• EFL_LOOP_EVENT_IDLE_ENTER: Main loop enters the idle state.

  • EFL_LOOP_EVENT_IDLE_EXIT: Main loop exits the idle state.

  • EFL_LOOP_EVENT_IDLE: Main loop is in the idle state, meaning that it has nothing else to do. Be warned that this callback will be invoked frequently consuming a significant amount of CPU resources. This also defeats the point of an event-driven application: heavy calculations should be performed on a separate thread or they will block the main loop. This can lead to an unresponsive user interface and other issues.

Register a callback to be notified of these events using efl_event_callback_add(), as outlined in the Events Programming Guide.

You can also view the example in the EFL examples repository: reference/c/core/src/core_idler.c.


In the rare case where EFL does not provide the event you want, you can resort to conventional application-driven polling. EFL can still manage the scheduling of the periodic polling, calling you back when it is time to perform the poll.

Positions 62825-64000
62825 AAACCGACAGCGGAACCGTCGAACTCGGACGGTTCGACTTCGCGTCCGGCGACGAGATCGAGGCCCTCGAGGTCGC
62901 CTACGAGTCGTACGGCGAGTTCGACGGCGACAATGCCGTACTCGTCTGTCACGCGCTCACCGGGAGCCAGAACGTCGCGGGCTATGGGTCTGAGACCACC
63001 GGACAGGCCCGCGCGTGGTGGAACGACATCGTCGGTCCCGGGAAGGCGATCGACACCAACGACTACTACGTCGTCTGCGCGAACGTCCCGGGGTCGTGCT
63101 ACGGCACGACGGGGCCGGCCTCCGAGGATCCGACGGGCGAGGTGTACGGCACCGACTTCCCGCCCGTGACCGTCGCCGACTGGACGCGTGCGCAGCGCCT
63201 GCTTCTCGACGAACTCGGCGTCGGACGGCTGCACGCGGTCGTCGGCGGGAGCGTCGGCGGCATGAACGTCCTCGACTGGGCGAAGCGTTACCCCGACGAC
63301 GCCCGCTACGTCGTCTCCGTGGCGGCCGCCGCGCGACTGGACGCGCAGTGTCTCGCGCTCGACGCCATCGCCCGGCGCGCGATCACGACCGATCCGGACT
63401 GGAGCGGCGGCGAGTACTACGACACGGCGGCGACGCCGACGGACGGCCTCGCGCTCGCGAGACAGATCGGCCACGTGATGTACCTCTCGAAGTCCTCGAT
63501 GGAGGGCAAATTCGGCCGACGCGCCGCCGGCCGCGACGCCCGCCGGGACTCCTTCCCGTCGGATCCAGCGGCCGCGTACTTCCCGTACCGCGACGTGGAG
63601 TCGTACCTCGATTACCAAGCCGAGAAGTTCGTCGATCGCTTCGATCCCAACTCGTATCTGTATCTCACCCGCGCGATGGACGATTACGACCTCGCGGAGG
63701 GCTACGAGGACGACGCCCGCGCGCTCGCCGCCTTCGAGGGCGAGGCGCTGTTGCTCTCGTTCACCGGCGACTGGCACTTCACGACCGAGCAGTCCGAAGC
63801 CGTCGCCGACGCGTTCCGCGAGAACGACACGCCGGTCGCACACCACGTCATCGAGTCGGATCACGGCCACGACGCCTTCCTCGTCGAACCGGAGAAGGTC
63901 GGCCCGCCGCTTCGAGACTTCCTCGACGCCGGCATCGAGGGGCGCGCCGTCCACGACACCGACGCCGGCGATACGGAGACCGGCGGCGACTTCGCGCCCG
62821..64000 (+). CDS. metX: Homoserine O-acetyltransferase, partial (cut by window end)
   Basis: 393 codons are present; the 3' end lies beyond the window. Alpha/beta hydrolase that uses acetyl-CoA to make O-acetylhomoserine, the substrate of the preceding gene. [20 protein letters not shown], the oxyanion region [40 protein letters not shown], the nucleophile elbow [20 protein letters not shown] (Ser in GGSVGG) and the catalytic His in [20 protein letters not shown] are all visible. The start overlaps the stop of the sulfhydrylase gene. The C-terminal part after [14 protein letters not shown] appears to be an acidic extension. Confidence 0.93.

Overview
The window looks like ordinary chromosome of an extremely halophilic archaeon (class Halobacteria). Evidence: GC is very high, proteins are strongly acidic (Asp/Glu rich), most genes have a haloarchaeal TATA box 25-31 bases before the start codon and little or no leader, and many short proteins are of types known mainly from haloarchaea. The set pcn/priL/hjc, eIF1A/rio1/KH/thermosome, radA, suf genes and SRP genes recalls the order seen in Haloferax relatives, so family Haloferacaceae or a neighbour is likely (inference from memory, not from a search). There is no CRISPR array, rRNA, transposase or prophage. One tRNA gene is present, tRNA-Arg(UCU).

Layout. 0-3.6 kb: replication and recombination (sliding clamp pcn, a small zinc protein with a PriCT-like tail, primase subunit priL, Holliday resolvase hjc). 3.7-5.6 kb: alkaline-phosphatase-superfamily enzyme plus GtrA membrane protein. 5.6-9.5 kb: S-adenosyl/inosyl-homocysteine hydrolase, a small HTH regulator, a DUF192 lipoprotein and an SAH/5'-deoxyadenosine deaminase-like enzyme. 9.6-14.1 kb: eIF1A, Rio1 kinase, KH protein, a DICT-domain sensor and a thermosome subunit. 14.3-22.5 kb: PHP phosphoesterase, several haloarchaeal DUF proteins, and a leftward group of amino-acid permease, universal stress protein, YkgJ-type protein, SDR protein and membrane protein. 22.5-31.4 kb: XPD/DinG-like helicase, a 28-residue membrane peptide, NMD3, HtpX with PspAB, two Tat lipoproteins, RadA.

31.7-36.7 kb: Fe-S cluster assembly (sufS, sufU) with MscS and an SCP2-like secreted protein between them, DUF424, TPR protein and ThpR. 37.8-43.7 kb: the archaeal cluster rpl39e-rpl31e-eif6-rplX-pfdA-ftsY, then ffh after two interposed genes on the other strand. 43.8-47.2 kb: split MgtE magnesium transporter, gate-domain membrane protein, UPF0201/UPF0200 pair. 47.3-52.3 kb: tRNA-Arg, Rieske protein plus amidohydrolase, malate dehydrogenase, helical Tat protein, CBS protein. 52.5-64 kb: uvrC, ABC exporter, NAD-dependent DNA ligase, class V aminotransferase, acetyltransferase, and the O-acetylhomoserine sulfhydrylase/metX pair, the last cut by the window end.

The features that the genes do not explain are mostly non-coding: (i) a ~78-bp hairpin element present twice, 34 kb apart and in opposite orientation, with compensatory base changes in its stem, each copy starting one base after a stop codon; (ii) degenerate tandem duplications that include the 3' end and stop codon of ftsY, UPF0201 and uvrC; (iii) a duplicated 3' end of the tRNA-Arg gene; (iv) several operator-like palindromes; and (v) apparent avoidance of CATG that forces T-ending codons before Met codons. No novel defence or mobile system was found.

You can choose from among the predefined polling priorities depending on which event you use to register your callback:

  • EFL_LOOP_EVENT_POLL_HIGH: For events that may happen multiple times per second.

  • EFL_LOOP_EVENT_POLL_MEDIUM: For events that may happen multiple times per minute.

  • EFL_LOOP_EVENT_POLL_LOW: For events that may happen multiple times every 15 minutes.

The actual polling period is controlled by EFL and can be changed system-wide.

You can find usage examples in the EFL examples repository: reference/c/core/src/core_poll.c

Further Reading

Efl.Loop API Reference
Detailed documentation for the Loop object